Monday, February 05, 2007

On Detectives Not Detecting

I promised Mary-Frances I'd say more about this, so here goes ...

A couple of years ago, I interviewed editors and agents for a column I used to write for a mystery writers publication. Almost all of them said that one of the biggest problems they find in manuscripts by new mystery writers is that the detective does little or no detecting. "Detective" is used here in an informal sense -- the protagonist of the mystery, whether or not he or she is with law enforcement or is a private eye.

Now, to readers, this might seem like a problem that should be obvious to a writer, but it is easy to let it creep up on you when you are the person creating the work word by word, line by line, page by page.

It's especially easy to turn your detective into what I call the Serial Interviewer — the Serial Interviewer is nearly as common in crime fiction as the serial killer, and to my mind, just as deadly when it comes to reader interest. This is a detective who never really solves anything or puts two and two together. Throughout the book, he spends most of his time visiting other characters and talking to them. Bit by bit, they tell him everything. Eventually, someone tells him who committed the murder. Quite often, it's the murderer himself, confessing — holding a gun on the hero, no doubt. He'll be foiled at the last moment, but not before he supplies all the answers for the idiot in his gun sights.

You should try to come up with something a little better than the Serial Interviewer.

By no means am I suggesting that your detective shouldn't question witnesses and others. She can meet intriguing (and possibly guilty) characters, and you can increase tension in the book through these encounters. We can see her act as an observer of persons and their habits.

There's a fine old tradition of this sort of thing in the mystery novel, and some of the best humor in them has come from such encounters. Alas, it often seems as if the people who love the witty observations and repartee of Chandler's Marlowe and Hammett's Continental Op have failed to notice that both characters also solve crimes. They do talk to lots of folks, skewer some, and snap out comebacks -- but they also do some real thinking.

A detective needs to notice things other characters aren't seeing — and at the end of the day, we shouldn't be wondering if all the other characters have missed clues because they are walking while comatose. A detective has to draw conclusions others might reasonably fail to make. He or she should be actively involved in solving the crime -- not passively collecting solutions. Even an armchair detective like Nero Wolfe is more active than passive -- he uses his mind, has the ability to sift through information to arrive at a logical conclusion. Ideally, the reader has also had the opportunity to observe and gather information at the detective's side, but hasn't necessarily recognized the significance of important clues.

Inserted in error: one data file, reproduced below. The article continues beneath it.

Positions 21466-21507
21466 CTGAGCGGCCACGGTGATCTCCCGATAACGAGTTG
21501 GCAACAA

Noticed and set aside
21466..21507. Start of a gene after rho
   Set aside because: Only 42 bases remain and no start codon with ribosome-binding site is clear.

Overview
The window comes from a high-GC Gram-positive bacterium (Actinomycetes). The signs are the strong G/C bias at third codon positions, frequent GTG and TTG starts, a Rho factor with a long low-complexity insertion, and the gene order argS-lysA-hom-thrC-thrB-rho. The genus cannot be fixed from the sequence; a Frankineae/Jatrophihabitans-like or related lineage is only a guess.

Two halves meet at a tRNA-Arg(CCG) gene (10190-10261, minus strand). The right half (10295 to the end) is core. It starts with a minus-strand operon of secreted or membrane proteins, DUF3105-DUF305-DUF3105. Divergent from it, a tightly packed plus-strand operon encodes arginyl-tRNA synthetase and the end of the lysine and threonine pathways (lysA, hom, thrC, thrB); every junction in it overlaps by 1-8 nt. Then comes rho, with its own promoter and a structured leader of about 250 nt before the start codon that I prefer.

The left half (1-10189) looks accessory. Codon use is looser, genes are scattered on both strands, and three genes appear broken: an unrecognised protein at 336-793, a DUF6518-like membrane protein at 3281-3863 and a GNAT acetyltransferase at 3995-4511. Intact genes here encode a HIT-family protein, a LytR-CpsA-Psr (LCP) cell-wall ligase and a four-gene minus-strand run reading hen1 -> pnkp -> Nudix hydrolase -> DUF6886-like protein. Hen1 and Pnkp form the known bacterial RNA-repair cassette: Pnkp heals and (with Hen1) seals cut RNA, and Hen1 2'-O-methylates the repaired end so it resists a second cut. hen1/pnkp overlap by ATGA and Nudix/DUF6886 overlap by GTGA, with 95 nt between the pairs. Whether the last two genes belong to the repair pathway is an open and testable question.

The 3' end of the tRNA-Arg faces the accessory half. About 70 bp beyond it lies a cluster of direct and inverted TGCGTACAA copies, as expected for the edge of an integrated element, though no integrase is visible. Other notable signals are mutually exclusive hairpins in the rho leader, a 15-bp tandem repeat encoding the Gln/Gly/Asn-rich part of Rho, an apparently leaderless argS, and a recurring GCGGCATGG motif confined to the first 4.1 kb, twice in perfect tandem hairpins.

(If you're writing a book of suspense or a thriller, some of your tasks may be different than those of writers of detective fiction. That doesn't mean your hero should be passive, though.)

This business of the detecting detective is also one of several reasons why learning about forensic science is a starting point rather than an ending point for writing a mystery novel. Simply having an unusual idea about how someone might be killed or having an idea for a single clue or piece of evidence is nowhere near what you need to write a novel. Among many other obligations to your reader, you have to figure out how the detective will find the key to the meaning of the evidence. You also have to make it clear how the detective arrived at an answer when others didn't.

So look through that manuscript before you send it off, and ask yourself if your detective is carrying the story forward, or simply being swept along on a tide of readily available information. If you work to make the hero more active, you'll increase the possibility of selling your book.

Just my opinion on the matter — in the end, you get to try it your way.

Photo above courtesy of Clarita, who kindly made it available on


Anonymous said...

Yea, thanks for this. I'm glad you elaborated on this subject. You're right on about the serial interviewer and it's a trap I need to be more aware of as a writer. I like what you have to say here because it really makes me think about what detecting is.

When I think about the mystery books I like the best a big part of what's important to me are the characters and their world. Do I like them, the way they act, the way their minds work. Is it a world I like spending time in, and in a series, over and over again. So for me I think writing a mystery is balancing that with detecting. Is the way the protagonist figures out the mystery plausible or authentic--because given all the information they collect would most of us come to the same conclusion? Interesting questions for me to mull over, so thanks for setting my mind in motion.

Okay, don't want to go on too long but can I just say that one of my favorirte scenes in Bloodlines that really sticks with me is when Irene stands on a desk or chair in the newsroom and says something along the lines of any of you who ever used the f-word see O'Connor because he thinks your unprofessional. I love that she did that!! --Mary-Frances

Jan Burke said...

Glad you found it helpful, Mary-Frances!

I'm also glad you appreciate Irene's methods of getting O'Connor to look at some matters a little differently.

Jade Walker said...

Amen! There's more to being a detective than just talking to witnesses/suspects. What about surveillance? What about scouring through public records? What about verifying the facts obtained from interviews? Characters who use these "tricks of the trade" are waaay more interesting to the reader than the serial interviewer.